What are Substantive Audit Procedures? (Definition, Explanation, Example, and More)

Auditors’ audit techniques or methodologies to detect material misrepresentation in financial statements are known as substantive audit procedures. Auditors cannot rely on the client’s internal control system for some clients; hence, they apply solely substantive audit procedures.

Similarly, auditors conduct substantive audit procedures to acquire substantive evidence concerning account balances, transaction classifications, and financial statement disclosures for their clients. Auditors are responsible for designing and carrying out substantive audit procedures to correctly respond to the assessed risk of significant misstatement during an audit.

As per the standard, auditors should follow processes to reconcile financial statements to underlying account records and look over the material journals and other adjustments utilized to prepare financial statements.

The following general areas of action are included in substantive procedures:

  1. Transaction types, disclosures and account balances, are all put to the test.
  2. Agreeing on the financial statements and notes to the underlying accounting records.
  3. Evaluating the material journal entries and other changes made during the financial statement preparation.

Types of Substantive Audit Procedures

When it comes to distinct substantive audit procedures that auditors might perform during the audit, there can be two possibilities for substantive audit procedures that they can use.

These are the tests of details and substantive analytical procedures. Both of these are distinct from one another. Auditors need to determine when each sort of substantive procedure is most appropriate.

Substantive analytical procedures

It refers to the process of examining logical links between data, both financial and non-financial data. When the potential threat of material misstatement is low, and there are suitable control procedures in place, substantive analytical procedures are typically done.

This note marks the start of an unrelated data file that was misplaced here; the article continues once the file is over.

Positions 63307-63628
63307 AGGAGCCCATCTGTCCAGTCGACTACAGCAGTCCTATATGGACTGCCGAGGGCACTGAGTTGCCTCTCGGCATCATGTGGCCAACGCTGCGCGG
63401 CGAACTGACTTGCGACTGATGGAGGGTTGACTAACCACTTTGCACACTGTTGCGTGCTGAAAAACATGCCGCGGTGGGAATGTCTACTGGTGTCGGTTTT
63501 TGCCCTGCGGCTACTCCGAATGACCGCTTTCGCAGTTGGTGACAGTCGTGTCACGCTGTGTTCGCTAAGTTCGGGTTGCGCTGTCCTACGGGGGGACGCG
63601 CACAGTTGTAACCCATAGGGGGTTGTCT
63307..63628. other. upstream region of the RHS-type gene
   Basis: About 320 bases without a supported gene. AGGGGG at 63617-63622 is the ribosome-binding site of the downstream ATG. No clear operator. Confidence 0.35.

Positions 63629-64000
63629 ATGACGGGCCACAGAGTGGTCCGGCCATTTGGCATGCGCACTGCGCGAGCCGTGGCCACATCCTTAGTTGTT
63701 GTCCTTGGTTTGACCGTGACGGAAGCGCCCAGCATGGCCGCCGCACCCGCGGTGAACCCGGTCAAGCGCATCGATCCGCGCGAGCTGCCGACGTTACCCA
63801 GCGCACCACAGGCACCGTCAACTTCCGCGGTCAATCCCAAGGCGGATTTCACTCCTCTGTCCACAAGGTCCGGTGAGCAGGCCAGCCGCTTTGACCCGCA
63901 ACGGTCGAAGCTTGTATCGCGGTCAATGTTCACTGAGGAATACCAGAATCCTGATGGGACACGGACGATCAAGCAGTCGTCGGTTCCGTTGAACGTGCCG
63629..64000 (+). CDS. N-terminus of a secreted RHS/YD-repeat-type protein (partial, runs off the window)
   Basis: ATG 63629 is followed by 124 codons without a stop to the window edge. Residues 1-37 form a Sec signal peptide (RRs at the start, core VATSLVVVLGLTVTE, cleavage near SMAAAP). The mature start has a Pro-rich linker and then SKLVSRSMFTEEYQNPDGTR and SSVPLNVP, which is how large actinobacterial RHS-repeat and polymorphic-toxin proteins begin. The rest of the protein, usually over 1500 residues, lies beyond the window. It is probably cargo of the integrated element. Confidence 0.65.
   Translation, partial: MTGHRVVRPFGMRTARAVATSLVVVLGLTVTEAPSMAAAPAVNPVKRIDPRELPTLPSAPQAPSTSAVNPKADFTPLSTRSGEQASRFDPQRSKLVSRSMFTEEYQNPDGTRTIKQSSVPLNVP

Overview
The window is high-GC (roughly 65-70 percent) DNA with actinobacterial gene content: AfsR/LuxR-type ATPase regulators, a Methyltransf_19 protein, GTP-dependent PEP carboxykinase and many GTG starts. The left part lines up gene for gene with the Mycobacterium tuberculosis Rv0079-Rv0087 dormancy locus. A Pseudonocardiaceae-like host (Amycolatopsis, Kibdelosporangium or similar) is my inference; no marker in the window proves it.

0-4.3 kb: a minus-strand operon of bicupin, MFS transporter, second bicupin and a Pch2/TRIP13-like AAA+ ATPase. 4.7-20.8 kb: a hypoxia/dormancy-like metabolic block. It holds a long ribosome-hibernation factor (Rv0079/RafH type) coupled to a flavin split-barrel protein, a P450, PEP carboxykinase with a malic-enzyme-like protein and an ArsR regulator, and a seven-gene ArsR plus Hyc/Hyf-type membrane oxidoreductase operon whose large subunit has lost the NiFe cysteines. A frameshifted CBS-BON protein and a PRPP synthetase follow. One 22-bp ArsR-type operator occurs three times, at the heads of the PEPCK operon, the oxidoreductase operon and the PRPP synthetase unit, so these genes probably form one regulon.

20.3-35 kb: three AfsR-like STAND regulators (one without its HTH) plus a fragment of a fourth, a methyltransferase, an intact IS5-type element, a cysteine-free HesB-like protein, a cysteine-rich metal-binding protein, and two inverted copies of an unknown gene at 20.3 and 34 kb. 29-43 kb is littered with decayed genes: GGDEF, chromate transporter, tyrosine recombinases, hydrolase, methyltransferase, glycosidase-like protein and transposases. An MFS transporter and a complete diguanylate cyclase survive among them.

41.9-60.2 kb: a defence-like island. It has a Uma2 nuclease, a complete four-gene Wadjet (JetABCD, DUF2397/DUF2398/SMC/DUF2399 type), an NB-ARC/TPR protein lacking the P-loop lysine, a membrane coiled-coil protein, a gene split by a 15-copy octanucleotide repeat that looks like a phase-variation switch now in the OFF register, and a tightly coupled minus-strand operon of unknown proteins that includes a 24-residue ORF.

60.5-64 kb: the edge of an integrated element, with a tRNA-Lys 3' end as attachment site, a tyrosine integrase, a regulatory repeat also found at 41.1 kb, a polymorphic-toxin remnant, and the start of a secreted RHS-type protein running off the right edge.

Auditors typically execute substantive analytical procedures by forming expectations and comparing them to the client’s experience. If there is a considerable discrepancy between the auditor’s expectations and the client’s record, additional testing is conducted to determine the cause of the discrepancy. Using analytical procedures, auditors tend to seek the whole amount rather than the details of individual transactions or payments.

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However, analytical procedures can have considerable drawbacks when implemented on their own. As an example,

  1. Auditors are still required to conduct a test of details for things that they regard as material or for which they believe analytical processes alone are insufficient.
  2. Auditors can examine the appropriateness of a financial statement component, but this does not mean the underlying accounting records are free of critical errors.

When auditors undertake a test of the client’s controls and find it satisfactory, they usually apply substantive analytical methods out of the two substantive audit procedures. In that situation, the auditors will have to depend only on substantive analytical procedures to offer adequate audit evidence.


While evaluating sales, auditors might compare the sales figure in the client’s Income Statement to past years’ statistics to see how much it has changed and whether the change is consistent with the auditors’ requirements. In the same way, auditors can also compare a client’s revenues to its gross profits or cost of sales to see if the amount has improved as predicted. With this method, auditors can gain significant insight into what has changed for the client during the accounting period.

Substantive Test of Details

Audit procedures that auditors use to evaluate various audit claims of significant classes of transactions, account balances, and disclosures of the client’s financial statements, are known as tests of details. Auditors analyze the supporting evidence for specific transactions during a test of details that include reviewing sales invoicing to confirm the details of the supporting documents.